Code Tidying: The Story of a Backseat DriverRefactoring CodeScene
Let’s embark on a thought experiment. Envision yourself as a driving virtuoso, conquering city streets with gear shifts smoother than a buttered dolphin on a rainbow. Your turns rival a ninja’s wit, and parallel parking? You could slide a spacecraft into a closet unscathed.
Now, imagine this twist: You’re not the driver but the ultimate backseat conductor – a dictator!
“Hard left, now! No, no, the other left! Smooth right, smoother than a freshly buttered pancake! And now, execute the parallel parking extravaganza, but make it snappy – oh, and don’t forget to hold your breath!” All this while comfortably seated, you’re dishing out orders like a bewildered symphony conductor.
That, my friend, is feature envy! I am sure you have had an experience with a driver in the back seat. Wouldn’t that experience have been much better if the passenger just said, “Let’s go to the mall,” and left the driving details to you?
Wouldn’t it be awesome if people would “tell” once instead of posing multiple “asks”?
In programming, too, there is a “tell, do not ask” principle. Let’s visit it (now, this was a hard segue).
In programming, there exist backseat drivers. The backseat driver is a module that asks for data from another class or a module and works with it (logic), while the whole logic could have been in the other module.
Problems Caused by Feature Envy:
Code Smell: It just looks terrible! It may be an indicator of something being wrong with the overall design of the code too.
Coupling: Many instances of feature envy in code indicate that clear boundaries are not drawn between modules. This lack of boundaries may also increase coupling between these modules.
Duplication: Because of a lack of ownership of the logic, the same logic may be written in multiple places, causing duplication.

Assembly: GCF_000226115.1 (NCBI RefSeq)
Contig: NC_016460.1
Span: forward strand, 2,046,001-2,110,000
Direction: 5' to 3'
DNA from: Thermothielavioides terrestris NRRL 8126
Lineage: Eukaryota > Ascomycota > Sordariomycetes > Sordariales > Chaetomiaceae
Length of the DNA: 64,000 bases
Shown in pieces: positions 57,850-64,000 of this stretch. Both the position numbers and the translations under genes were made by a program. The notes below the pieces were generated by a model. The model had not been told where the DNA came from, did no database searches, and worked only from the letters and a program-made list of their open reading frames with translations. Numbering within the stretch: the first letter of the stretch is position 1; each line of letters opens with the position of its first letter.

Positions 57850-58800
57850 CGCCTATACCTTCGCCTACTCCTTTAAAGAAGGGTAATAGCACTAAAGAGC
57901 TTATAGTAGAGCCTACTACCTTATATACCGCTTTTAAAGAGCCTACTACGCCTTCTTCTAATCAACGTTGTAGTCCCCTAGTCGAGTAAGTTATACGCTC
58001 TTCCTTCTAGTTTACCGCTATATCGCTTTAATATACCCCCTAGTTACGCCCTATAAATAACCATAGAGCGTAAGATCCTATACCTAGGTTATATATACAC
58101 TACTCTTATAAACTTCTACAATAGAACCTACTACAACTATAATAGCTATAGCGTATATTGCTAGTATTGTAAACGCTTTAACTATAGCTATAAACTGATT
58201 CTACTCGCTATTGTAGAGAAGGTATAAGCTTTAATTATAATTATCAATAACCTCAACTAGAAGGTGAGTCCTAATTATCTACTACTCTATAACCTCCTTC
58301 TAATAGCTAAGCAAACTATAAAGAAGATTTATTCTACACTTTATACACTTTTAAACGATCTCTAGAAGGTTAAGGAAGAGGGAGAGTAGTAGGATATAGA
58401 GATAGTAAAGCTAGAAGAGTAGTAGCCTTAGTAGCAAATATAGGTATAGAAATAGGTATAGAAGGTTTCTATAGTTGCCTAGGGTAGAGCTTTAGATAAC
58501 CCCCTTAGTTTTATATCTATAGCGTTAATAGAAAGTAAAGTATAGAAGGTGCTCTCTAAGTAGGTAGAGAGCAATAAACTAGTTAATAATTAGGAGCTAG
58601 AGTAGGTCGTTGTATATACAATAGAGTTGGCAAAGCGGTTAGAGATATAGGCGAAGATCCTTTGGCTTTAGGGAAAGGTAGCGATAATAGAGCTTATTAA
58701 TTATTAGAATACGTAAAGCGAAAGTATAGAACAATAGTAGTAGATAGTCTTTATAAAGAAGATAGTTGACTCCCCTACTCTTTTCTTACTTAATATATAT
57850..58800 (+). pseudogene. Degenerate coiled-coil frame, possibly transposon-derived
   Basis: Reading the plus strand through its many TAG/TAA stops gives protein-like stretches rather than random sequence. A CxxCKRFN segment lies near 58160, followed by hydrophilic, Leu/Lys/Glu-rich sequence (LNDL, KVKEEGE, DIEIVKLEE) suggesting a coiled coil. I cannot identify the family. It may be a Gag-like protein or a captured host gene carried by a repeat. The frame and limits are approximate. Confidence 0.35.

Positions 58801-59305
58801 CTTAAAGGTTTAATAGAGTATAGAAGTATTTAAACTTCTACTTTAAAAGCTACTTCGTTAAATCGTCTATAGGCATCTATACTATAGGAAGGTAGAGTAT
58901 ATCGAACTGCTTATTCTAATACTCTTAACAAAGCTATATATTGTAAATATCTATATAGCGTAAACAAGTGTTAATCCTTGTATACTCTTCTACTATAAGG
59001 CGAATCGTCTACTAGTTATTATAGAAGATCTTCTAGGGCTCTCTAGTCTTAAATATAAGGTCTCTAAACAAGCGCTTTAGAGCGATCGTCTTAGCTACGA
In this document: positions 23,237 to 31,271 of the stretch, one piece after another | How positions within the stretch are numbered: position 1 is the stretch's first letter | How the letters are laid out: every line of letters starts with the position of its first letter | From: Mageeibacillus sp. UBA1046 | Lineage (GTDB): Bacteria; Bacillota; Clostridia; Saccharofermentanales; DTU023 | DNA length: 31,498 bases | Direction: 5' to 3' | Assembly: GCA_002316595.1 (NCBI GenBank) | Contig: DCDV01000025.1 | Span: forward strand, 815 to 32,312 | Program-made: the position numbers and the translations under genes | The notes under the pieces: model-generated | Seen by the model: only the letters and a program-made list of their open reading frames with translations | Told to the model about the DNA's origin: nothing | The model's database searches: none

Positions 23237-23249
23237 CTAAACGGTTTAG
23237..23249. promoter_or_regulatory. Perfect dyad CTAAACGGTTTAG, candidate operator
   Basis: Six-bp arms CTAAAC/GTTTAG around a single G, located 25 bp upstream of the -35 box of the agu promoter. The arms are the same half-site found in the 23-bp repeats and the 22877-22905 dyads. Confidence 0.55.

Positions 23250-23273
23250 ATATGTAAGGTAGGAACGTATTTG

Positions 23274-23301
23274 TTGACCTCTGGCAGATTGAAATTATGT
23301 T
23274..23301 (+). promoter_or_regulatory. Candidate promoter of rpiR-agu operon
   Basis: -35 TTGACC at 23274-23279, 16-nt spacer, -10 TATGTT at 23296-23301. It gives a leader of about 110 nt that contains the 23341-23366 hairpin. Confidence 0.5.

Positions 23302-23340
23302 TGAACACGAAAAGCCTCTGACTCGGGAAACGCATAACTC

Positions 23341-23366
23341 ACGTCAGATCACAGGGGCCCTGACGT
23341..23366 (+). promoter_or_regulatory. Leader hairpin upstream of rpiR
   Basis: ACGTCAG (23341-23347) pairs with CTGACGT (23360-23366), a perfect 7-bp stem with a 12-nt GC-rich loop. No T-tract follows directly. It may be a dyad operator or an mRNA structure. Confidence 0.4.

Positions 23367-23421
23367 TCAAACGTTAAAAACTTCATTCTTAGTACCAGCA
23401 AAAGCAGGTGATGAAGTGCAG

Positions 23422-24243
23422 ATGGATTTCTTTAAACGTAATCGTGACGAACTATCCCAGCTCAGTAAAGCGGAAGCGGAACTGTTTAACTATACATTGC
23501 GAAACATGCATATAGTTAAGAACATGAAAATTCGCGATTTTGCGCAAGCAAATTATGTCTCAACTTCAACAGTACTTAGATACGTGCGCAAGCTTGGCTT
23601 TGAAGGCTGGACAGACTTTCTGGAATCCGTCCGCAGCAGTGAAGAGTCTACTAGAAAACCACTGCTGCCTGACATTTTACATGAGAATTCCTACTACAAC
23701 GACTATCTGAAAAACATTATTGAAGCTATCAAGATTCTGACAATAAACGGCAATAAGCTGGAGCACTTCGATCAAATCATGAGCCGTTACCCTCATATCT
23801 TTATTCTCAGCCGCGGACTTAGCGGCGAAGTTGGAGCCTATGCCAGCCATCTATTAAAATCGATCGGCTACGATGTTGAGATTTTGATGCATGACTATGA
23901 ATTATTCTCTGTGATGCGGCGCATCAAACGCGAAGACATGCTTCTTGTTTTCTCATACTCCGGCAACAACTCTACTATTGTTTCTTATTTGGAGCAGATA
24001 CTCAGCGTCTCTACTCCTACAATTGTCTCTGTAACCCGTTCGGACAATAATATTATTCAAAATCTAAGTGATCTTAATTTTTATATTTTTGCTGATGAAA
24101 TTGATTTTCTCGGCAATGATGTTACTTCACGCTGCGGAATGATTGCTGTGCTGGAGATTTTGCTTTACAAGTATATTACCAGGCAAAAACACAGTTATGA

Difficult Maintenance: Because of high coupling, low cohesion, duplication, and general readability-related issues, code becomes difficult to maintain.
How to Spot it:
Once we scanned the code with CodeScene, we looked closely at the hotspots.
CodeScene hotspots = files’ churn rate + code health.
This means they might be a cesspool of many code smells. Once we knew where to look, finding such feature envy instances was easy.
The other option to detect feature envy issues is by using IntelliJ’s code analysis feature on the CodeScene hotspot.
Here is an example. Do you see how every line of code written here works with an instance of IndexMetadata class?
Though, currently, this method is in some other class entirely!
So what can we do?
Well, we move the method body to the class it should belong to! Here is an example.
Larger and better architectural designs are not achieved by fancy diagrams alone. Sometimes small tidyings around code smells help you take a step towards achieving the larger vision. Like we saw here, CodeScene and IntelliJ help you achieve this, one step at a time.